7 Ways To Relieve Neuroma Pain


As you might have guessed from the name, a neuroma is a condition that involves a nerve. At Long Island Foot & Ankle Group, PC, we find that many patients are puzzled by this condition. At first, they may experience pain in the ball of their foot that feels like their sock is balled up under their foot or like there is a rock in their shoe. Other signs of a neuroma include unusual sensations in the bottom of the foot or the toes such as tingly, burning or numbness. Patients with neuromas may also notice swelling between their toes.

The first step, if you notice any of these symptoms, is to contact our Valley Stream (516-825-4070 ) or Lake Success (516-327-0074) office today so that our foot and ankle surgeons Dr. Russell Caprioli, Dr. Mary Ann Bilotti, Dr. John Haight or Dr. Marzana Mleczko can do a complete examination of your feet. Neuromas can have several underlying causes and it’s important to get to the source of your foot pain in order to prescribe the correct treatment. Once the foot doctor has determined the cause and severity of your condition, one of several treatment options may be recommended. These include:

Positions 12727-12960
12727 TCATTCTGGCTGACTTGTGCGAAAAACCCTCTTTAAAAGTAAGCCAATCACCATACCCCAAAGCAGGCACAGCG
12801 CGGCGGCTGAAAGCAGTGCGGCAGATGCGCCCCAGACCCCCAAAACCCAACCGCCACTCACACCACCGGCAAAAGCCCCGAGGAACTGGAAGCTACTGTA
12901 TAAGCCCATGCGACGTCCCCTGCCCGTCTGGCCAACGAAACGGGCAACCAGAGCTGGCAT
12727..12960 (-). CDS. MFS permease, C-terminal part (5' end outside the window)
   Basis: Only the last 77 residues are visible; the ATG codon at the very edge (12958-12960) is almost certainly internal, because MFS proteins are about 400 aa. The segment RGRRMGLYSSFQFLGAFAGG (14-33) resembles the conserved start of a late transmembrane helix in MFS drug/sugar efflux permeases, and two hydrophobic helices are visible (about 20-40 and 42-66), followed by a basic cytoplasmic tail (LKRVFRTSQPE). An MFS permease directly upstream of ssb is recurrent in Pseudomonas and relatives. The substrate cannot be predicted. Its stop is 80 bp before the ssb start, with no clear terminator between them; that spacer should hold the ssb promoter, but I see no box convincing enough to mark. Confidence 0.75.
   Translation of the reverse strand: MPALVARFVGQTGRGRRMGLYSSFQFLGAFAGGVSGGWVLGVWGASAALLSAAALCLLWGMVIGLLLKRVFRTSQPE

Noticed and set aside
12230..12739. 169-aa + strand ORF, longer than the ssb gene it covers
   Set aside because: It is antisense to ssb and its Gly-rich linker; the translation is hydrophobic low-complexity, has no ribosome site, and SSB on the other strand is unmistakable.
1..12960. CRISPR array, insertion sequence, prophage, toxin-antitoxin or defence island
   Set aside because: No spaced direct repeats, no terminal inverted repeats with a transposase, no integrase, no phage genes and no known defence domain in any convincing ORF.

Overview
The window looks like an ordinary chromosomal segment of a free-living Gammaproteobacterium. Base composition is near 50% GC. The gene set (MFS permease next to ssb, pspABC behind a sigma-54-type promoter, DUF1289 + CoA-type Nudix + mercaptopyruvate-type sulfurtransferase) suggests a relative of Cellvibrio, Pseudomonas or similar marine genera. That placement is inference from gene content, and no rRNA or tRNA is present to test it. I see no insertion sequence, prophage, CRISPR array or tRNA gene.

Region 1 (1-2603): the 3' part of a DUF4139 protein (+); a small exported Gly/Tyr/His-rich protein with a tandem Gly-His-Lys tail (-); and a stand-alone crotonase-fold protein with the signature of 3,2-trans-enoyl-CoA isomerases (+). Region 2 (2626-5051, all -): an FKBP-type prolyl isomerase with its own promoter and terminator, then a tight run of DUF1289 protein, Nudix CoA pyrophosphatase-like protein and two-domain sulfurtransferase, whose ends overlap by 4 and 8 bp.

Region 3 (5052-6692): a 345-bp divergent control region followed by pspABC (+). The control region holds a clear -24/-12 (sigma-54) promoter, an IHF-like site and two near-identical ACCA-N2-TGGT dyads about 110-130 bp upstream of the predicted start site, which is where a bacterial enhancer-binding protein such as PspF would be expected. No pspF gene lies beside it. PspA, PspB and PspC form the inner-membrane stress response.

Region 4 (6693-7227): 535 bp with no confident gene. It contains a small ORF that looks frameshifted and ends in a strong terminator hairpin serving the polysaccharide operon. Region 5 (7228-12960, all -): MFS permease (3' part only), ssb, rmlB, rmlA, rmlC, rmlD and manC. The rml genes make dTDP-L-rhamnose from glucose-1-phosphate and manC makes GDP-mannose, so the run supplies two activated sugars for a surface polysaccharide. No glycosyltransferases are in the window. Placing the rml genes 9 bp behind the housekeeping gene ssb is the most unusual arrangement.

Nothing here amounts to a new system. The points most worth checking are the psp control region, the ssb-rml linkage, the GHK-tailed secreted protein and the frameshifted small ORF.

1.       Resting your foot. Since repetitive activity that puts pressure on the ball of the foot can cause a neuroma to form, sometimes simply getting off your foot and restricting activity for a while can be enough to relieve painful symptoms.

2.       Massage. Massaging the painful area has been shown to lessen pain, at least temporarily.

3.       Changing your shoes. Choosing shoes with wide, roomy toe boxes and thick, cushioned soles can release the strain on your toes and forefeet. Shoes that close with buckles or laces may also be recommended because they can be adjusted to increase comfort.

4.       Adding some padding. Padding on or around the neuroma can shift pressure away from the trouble spot and bring relief.

5.       Ditching high heels. Think about the position that high heels put your foot in—the slanting forward greatly increases the pressure on the ball of your foot and also the likelihood and pain from a neuroma.

6.       Custom orthotics. If your neuroma is caused by faulty foot mechanics, as in you have flat feet or high arches, for example, an orthotic device can help correct this defect and alleviate neuroma pain.

7.       Surgery. If other methods fail to bring relief or the neuroma is too severe, surgery to remove the enlarged nerve may be the best option.